Creating an Energy Plan

This tab summarizes how a community can develop an energy plan that:

  • consolidates ideas;
  • identifies policies, programs and activities; and
  • helps put them into action.

Most energy plans are prepared following five general steps, led by a community team.

1. Develop the "Vision"

· Form a team (staff, elected officials, utility, business, and community representatives, consultants)

· Set the planning horizon

2. Prepare an Inventory and "Business as Usual" Forecast

· What are the energy supply and requirements, by resource (e.g. electricity, natural gas, motor fuels) and what will they be if you do nothing?

· Use information from a corporate energy and emissions inventory, the Community Energy and Emissions Inventory, BC Stats, census, Fortis BC, BC Hydro, ICBC

3. Quantify the Vision by Setting Goals and Targets

· Set visionary (top down) and/or pragmatic (bottom up) energy consumption and/or greenhouse gas reduction targets and timelines. (All local governments are required by legislation to have greenhouse gas reduction targets, policies and actions, so link your energy targets to these to ensure consistency with planning and implementation)

· Portray them (and perhaps the actions to achieve them) graphically; wedge diagrams can be useful

4. Create an Action Plan

· Identify the actions, programs, and projects to help met the goals and targets

· Describe the benefits, challenges, level of effort, and responsibilities for delivering them

5. Implement, Monitor, Report, and Revise the Plan

· Establish an implementation team

· Prepare periodic reports on progress

· Publicize successes

· Update and freshen the Plan over time

Each community will want to manage the process according to its priorities for action and policies for community engagement. For most, workshops and meetings to engage interested citizens and organizations at key stages will produce better results and buy-in.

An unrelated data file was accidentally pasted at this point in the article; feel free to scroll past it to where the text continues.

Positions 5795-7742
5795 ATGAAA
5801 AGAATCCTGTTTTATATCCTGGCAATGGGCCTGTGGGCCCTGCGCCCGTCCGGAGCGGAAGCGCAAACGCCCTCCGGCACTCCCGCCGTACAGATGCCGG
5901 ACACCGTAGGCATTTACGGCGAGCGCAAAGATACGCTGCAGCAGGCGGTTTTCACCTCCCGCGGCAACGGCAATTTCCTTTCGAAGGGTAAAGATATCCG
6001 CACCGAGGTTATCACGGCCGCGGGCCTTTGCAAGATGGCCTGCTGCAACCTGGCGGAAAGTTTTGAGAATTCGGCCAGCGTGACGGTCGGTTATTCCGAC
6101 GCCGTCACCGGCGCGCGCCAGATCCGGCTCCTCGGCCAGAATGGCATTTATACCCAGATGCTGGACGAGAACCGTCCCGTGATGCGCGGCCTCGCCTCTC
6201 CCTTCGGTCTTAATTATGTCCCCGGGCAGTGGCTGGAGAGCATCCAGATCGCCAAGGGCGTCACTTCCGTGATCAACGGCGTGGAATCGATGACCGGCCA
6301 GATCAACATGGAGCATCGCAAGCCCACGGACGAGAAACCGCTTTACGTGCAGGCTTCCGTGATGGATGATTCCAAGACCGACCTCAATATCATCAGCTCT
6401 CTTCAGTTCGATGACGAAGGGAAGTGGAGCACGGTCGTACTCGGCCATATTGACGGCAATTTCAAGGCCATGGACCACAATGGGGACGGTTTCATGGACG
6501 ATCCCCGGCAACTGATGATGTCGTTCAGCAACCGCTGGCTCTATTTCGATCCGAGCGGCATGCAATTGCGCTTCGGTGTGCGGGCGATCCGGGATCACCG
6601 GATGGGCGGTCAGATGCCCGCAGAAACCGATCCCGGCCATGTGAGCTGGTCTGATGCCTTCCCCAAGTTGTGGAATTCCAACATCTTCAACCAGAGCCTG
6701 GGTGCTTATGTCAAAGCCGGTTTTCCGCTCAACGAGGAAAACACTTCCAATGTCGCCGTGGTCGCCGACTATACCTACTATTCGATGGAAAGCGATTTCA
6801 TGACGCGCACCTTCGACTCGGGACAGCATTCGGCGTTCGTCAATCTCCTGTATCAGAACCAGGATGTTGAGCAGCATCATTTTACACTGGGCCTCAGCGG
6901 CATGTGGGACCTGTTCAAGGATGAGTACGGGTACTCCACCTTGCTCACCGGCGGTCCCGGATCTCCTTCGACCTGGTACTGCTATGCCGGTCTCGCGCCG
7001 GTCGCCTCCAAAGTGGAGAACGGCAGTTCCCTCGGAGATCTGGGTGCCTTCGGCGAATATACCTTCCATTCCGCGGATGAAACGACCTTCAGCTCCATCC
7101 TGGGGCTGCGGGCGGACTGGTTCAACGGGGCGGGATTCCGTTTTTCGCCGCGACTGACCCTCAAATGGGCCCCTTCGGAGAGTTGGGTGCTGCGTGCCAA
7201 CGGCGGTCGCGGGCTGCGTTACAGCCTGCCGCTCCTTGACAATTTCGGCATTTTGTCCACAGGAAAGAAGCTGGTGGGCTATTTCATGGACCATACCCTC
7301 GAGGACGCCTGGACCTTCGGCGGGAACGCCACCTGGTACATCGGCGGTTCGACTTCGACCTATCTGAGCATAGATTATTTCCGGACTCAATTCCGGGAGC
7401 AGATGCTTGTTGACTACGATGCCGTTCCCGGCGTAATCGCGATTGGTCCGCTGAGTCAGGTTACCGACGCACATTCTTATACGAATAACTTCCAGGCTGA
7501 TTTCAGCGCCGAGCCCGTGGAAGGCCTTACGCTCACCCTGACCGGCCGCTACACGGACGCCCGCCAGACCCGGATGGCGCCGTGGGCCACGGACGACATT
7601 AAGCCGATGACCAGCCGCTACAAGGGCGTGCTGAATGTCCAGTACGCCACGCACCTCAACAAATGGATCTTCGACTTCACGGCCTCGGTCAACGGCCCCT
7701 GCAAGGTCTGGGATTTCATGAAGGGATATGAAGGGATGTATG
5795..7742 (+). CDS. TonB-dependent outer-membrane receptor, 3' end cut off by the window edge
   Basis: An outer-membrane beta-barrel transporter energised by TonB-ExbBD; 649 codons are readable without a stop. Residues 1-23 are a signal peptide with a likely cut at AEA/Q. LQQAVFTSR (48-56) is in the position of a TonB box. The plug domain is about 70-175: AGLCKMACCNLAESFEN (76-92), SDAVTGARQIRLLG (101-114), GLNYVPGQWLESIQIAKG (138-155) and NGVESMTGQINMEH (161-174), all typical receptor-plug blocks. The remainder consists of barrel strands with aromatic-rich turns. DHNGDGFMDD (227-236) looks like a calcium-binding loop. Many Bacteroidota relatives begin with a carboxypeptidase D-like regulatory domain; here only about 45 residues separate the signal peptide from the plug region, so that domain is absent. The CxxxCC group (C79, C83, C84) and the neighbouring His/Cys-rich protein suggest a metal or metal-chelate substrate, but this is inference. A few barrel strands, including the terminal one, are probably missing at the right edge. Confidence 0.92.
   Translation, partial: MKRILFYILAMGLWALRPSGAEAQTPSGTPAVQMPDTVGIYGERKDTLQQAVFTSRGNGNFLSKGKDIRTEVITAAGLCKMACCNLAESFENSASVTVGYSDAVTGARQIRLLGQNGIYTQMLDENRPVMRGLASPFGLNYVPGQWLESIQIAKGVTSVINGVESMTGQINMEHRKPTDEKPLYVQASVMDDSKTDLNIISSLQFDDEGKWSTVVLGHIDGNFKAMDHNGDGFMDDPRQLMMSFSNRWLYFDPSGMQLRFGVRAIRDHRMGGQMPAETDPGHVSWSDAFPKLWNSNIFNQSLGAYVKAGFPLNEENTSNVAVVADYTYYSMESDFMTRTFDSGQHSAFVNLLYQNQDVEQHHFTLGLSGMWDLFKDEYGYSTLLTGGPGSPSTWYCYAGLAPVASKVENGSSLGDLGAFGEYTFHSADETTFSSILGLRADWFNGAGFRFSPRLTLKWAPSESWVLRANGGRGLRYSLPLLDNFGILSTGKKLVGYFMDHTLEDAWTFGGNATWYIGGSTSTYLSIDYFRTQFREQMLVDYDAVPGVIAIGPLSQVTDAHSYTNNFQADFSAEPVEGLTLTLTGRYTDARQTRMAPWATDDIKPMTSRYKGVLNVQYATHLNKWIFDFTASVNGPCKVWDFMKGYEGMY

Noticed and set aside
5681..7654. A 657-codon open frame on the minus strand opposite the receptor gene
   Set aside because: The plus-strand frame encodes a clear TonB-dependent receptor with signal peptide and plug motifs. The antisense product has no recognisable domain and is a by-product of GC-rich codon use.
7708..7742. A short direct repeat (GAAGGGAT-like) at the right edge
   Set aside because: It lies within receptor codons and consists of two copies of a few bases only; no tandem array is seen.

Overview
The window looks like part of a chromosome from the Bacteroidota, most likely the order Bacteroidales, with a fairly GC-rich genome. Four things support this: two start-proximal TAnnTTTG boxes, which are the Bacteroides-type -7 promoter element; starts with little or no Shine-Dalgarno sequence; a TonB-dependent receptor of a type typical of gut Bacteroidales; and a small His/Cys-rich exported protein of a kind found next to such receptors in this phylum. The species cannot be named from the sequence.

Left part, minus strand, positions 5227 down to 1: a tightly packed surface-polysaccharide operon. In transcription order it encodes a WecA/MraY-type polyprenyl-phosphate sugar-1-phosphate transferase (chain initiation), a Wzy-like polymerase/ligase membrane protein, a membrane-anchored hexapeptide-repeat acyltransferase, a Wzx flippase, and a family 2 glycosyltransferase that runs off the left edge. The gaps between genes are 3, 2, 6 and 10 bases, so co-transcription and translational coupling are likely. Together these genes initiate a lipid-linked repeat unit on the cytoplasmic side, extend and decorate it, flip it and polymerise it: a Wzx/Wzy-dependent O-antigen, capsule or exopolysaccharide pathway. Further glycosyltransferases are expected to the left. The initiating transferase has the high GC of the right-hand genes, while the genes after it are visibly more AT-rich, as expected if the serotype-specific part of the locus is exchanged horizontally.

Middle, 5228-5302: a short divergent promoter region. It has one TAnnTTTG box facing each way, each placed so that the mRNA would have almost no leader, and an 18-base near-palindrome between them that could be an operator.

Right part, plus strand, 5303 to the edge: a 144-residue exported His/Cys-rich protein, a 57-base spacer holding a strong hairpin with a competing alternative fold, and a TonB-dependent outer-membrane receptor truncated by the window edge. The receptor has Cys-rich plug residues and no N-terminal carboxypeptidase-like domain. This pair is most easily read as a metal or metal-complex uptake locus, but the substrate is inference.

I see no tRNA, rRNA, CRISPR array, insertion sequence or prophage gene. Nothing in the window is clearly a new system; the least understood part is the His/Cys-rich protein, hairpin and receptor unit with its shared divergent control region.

BC Hydro’s "QuickStart" program can help smaller communities develop and implement a Community Energy and Emissions Plan by facilitating and funding a 1.5 day workshop (bchydro.com/quickstart).

In addition to QuickStart, possible external funding sources include the Federation of Canadian Municipalities Green Municipal Fund (sustainablecommunities.ca/GMF), funding components under the Gas Tax Agreement (http://ubcm.ca/; click on "Funding Programs"), the Local Government Infrastructure Planning Grant Program (www.cscd.gov.bc.ca/lgd/infra/library/IPGP_Program_Guide_2010.pdf), and various Foundations. Refer to the most recent update of the "Funding Your Community Energy and Climate Change Initiatives: A Guide to Funding and Resources for BC Local Governments" (www.communityenergy.bc.ca).

To find out more on how to prepare a community energy plan, refer to:

· The Community Energy Association’s "Community Energy and Emissions Planning: A Guide for BC Local Governments" (www.communityenergy.bc.ca)

· Natural Resources Canada’s "Community Energy Planning Guide (Part 1); Programs and Projects (Part 2) (canmetenergy-canmetenergie.nrcan-rncan.gc.ca)

· The RuralBC Secretariat’s "Clean Energy for a Green Economy: An Introduction for Rural BC Communities" (http://communityenergy.bc.ca/?dlm_download_category=economics)